The Daytime Emmys’ new category honoring the best morning program might as well be subtitled “The Regis and Kelly Award”– or so it would seem.
Kudo is designed to honor an a.m. show that excels in programming that revolves around human interest stories, pop culture and entertainment. And its creation follows nearly two decades of the National TV Academy snubbing the Regis Philbin-hosted “Live,” which — despite numerous noms — hasn’t been able to win a best talkshow Emmy.
It didn’t even matter if Kathie Lee Gifford or Kelly Ripa was Reege’s co-host: The show has kept losing.
So when longtime “Live” exec producer Michael Gelman heard about the new morning show category, “I started thinking that it looks like this category was meant just for us,” he says.
In fact, though “Live” did get nominated, the rules for the category indicate that it also may have been created for the network breakfastcasts, such as fellow nominees “Today” and “Good Morning America.”
“In the past, morning programs such as ‘Today’ and ‘GMA’ were only able to enter segments or stories into the News and Documentary Emmy Awards,” explains Brent Stanton, exec director of the Daytime Entertainment Emmy Awards.
But while the new category might not have been created for “Live,” there’s still a shot the show could benefit from the change.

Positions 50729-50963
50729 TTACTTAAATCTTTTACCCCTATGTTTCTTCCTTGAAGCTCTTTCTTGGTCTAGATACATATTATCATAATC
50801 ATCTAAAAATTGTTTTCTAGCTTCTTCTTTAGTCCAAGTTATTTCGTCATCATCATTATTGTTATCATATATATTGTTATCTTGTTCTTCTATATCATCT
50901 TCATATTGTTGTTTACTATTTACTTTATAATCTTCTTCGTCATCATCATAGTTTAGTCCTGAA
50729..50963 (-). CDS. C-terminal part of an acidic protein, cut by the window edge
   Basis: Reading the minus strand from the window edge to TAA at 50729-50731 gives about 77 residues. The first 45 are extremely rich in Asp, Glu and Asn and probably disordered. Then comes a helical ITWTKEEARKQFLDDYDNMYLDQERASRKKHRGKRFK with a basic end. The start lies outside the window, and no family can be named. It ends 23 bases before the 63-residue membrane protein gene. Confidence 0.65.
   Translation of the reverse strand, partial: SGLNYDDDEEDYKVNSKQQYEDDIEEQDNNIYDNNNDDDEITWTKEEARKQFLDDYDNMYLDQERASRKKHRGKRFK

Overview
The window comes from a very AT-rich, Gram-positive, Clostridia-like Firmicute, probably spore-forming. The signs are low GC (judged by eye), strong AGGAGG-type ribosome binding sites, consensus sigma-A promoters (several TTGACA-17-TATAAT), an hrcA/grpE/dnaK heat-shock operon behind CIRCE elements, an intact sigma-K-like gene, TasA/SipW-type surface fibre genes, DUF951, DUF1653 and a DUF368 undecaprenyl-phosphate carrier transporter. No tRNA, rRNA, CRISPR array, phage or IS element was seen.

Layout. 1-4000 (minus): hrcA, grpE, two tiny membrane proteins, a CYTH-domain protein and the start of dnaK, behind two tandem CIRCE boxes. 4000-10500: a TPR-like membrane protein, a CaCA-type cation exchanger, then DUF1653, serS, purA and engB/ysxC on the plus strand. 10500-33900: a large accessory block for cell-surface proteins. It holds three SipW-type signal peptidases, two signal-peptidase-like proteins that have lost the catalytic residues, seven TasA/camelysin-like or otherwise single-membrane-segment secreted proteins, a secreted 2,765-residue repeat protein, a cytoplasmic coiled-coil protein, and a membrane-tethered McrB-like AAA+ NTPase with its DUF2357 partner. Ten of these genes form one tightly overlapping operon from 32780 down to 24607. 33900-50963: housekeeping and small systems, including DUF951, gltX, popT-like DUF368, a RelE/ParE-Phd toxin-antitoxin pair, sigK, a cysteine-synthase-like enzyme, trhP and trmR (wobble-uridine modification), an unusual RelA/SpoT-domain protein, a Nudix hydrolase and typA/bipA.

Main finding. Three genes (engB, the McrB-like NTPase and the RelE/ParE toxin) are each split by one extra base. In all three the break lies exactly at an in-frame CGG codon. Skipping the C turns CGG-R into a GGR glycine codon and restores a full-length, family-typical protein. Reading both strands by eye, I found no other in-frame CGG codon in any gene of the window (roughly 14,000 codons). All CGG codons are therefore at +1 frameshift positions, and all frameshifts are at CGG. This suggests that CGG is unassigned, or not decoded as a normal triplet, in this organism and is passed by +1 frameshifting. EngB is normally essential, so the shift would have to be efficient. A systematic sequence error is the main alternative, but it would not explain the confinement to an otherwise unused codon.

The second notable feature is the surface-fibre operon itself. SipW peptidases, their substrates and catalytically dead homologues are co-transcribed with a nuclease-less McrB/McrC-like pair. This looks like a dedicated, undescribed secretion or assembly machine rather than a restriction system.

For one thing, it will now be competing against shows with similar formats. Talkers such as “Ellen,” “Dr. Phil” and “Rachael Ray” are highly produced shows that tape in advance of broadcast, allowing for more planning and editing.
Those skeins achieve “a level of perfection you don’t achieve during a live show,” Gelman says. “Our show is more about having a good time and going with the flow.”
Academy gave “Live” (and other shows, including “The View”) a choice of whether to enter in the new category or the traditional talker competition. Gelman says that while the morning show category “may be skewed a little toward news,” he ultimately decided it was a better fit with the “Live” format.
“I think we should be in a category where we compete against other live shows,” he says.
So will “Live” finally end its Susan Lucci-like losing streak and pick up an Emmy? Gelman, perhaps channeling Reege’s legendary pessimism about honors, isn’t so sure.
“I’m not that optimistic,” he admits. “We don’t have a history of winning, and the category is ambiguous.”
Of course, losing does have an upside.
“It’s another year of material for Regis,” Gelman laughs.